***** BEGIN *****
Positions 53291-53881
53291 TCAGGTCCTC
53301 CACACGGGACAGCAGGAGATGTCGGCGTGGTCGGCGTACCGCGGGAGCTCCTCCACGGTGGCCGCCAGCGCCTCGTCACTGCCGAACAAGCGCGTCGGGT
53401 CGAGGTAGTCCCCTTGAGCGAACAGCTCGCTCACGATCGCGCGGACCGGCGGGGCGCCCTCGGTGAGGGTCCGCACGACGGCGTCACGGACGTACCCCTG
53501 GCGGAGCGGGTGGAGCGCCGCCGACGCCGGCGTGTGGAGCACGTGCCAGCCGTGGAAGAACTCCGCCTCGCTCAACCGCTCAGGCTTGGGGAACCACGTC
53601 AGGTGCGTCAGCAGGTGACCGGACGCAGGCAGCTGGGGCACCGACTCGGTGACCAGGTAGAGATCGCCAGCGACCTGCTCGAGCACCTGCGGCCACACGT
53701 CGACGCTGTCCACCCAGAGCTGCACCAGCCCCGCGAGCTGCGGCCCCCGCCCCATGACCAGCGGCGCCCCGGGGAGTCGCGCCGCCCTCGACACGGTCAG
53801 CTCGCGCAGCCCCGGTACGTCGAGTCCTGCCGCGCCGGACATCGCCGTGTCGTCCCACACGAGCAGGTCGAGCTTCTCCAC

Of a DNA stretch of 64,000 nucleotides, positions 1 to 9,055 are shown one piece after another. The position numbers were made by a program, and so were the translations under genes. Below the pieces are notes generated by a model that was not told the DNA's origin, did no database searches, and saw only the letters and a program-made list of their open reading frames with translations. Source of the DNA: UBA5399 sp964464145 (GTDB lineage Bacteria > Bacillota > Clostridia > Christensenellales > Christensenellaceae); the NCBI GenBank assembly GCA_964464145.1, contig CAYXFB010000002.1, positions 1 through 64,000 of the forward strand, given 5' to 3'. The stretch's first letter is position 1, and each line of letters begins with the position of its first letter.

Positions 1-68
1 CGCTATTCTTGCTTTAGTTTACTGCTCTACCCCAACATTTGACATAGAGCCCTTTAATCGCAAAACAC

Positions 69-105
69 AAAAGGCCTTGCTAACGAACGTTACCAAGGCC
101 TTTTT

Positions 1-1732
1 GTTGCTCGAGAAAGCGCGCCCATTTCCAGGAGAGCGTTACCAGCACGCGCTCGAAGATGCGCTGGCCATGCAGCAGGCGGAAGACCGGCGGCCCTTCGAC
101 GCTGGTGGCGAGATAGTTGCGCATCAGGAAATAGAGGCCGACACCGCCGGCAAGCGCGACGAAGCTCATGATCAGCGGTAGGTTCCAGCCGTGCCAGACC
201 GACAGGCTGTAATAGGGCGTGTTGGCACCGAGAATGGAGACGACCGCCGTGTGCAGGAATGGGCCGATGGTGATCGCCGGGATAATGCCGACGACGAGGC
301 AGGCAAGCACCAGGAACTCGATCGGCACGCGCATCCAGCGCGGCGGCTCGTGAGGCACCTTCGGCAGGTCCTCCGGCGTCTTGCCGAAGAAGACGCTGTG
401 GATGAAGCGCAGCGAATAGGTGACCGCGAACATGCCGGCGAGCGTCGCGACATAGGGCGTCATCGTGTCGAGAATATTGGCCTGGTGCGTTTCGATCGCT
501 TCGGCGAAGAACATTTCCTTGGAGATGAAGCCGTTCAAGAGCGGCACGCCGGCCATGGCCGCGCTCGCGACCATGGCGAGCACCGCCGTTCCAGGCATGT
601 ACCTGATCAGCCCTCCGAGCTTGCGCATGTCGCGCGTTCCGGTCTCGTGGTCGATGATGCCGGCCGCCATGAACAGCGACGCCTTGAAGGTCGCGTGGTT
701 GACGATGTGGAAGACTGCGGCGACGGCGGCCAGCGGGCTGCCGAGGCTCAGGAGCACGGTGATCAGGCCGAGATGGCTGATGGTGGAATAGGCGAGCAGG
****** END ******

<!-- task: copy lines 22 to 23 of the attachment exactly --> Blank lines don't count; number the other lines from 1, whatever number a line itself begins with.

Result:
601 ACCTGATCAGCCCTCCGAGCTTGCGCATGTCGCGCGTTCCGGTCTCGTGGTCGATGATGCCGGCCGCCATGAACAGCGACGCCTTGAAGGTCGCGTGGTT
701 GACGATGTGGAAGACTGCGGCGACGGCGGCCAGCGGGCTGCCGAGGCTCAGGAGCACGGTGATCAGGCCGAGATGGCTGATGGTGGAATAGGCGAGCAGG